Serenity in Colour

The Soothing Art of Mary Fedden

In our upcoming Cornish Art & Fine Art auction we have a fantastic selection of works by the artist, Mary Fedden. 

Mary FEDDEN (1915-2012), Red Throated Diver, 1997, Oil on board 


Mary Fedden’s artworks are best known for their soothing quality and harmonious colour palette. She had the ability to transform simple scenes into colourful and serene memories. Fedden’s works embrace beauty through colour, form, and pattern. Mary’s approach to colour is individual and her works are distinctive in their aesthetic of flattening objects in the still life scene, of flowers and fruit. Her work possesses a timelessness, feeling modern even to contemporary eyes. 

Her work springs from her imagination and memories, drawing inspiration from her sketchbooks, which she carried with her everywhere, enjoying trips to Cornwall. There, she found inspiration in the scenery, boats, and plants. 


Mary FEDDEN (1915-2012), Fruit & Scabious, 1993, Gouche on paper 


Fedden honed her distinctive style over seven decades, drawing inspiration from the rise of British Modernism, cubism, and abstraction. Her work incorporates subtleties of surrealism and pop art as well.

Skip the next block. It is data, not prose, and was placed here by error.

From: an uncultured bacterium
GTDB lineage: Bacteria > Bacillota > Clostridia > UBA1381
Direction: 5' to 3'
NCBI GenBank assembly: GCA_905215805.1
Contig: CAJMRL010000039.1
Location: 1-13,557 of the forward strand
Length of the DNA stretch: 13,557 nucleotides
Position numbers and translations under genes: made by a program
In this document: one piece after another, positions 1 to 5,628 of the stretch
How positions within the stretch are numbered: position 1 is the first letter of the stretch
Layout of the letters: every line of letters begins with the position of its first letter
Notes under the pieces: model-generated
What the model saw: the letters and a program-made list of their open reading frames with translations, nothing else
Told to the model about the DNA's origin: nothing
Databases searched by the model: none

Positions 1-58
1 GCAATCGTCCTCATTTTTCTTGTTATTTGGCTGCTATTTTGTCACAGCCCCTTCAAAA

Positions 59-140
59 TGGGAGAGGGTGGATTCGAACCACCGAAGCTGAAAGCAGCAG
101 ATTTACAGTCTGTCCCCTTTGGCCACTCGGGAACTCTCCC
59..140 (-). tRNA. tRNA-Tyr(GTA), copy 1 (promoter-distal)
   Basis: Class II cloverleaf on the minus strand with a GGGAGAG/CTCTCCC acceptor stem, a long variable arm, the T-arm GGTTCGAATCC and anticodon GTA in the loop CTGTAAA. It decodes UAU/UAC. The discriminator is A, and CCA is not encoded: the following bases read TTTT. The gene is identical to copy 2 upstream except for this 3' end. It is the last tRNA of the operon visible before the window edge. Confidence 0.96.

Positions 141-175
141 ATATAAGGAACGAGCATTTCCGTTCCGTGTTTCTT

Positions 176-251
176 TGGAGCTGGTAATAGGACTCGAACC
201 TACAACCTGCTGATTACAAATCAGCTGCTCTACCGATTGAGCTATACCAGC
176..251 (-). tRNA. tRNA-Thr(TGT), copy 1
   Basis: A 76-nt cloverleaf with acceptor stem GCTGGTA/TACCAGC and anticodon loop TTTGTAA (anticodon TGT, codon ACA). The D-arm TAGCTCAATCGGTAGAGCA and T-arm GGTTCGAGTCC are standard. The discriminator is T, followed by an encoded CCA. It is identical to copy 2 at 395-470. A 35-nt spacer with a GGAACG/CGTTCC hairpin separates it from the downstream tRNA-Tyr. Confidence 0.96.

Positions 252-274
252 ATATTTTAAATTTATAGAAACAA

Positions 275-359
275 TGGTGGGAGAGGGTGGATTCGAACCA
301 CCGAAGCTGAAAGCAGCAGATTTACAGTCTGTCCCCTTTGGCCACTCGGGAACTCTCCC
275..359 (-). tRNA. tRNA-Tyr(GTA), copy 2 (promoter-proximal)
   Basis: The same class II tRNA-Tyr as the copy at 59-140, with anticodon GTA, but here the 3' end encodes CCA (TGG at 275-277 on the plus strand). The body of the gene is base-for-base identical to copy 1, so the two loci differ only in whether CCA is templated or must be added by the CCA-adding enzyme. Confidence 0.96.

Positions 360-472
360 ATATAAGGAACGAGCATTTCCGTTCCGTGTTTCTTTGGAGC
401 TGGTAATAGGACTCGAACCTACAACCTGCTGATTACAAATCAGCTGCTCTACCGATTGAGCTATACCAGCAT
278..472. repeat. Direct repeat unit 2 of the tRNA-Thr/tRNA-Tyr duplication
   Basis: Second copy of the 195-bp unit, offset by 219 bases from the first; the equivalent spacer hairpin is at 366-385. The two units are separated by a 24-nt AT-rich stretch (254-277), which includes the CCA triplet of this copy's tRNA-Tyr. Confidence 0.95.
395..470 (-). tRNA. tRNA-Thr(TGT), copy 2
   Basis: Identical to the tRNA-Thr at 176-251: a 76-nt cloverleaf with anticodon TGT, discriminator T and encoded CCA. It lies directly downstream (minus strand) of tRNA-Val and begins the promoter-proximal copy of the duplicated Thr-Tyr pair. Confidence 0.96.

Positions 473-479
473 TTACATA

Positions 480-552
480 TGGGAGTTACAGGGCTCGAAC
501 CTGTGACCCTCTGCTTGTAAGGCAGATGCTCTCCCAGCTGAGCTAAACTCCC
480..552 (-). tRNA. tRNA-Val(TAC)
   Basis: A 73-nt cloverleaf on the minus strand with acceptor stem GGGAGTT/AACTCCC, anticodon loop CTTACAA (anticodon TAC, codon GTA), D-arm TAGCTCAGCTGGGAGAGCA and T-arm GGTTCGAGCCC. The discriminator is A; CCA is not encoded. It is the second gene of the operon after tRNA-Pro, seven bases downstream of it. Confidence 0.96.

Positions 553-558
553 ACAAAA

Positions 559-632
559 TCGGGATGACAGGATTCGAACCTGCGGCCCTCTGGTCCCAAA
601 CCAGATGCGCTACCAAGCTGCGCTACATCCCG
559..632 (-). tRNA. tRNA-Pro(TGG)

Who exactly was this remarkable artist? 


Mary Fedden was born in Bristol in 1915 and studied at the Slade School of Art in London, interested in Theatre design. She painted the sets for professional performances at Sadlers Wells but decided against pursuing stage design as a career. 

After studying, Mary returned to Bristol where she taught art and made a living painting portraits. 


Mary FEDDEN (1915-2012), Fishing Boats, 2000, Watercolour

After the war, where she served in the Land Army and Woman’s Voluntary Service, Fedden could return to painting. She painted a number of landscapes, and was partial to including cats in her work, but she is best known for her still life compositions. In 1947 she held her first exhibition of still life and flower paintings at the Mansard Gallery in Heal’s department store. She subsequently received commissions to paint the cover of Woman Magazine. In 1949, she moved to Durham Wharf, a complex of studios on the Thames at Chiswick, where she worked for the rest of her life. 

From 1946, Fedden had regular exhibitions at the Redfern Gallery and many other galleries throughout Britain. Later, she was the first female tutor to teach in the Painting School at the Royal College of Art. During this period, David Hockney and Patrick Caulfield were among the students there, and it's not hard to detect traces of Mary's influence in their artworks. 


This great selection of works are featured in our upcoming auction, Cornish Art & Fine Art, which takes place on Thursday 6 and Friday 7 June.  


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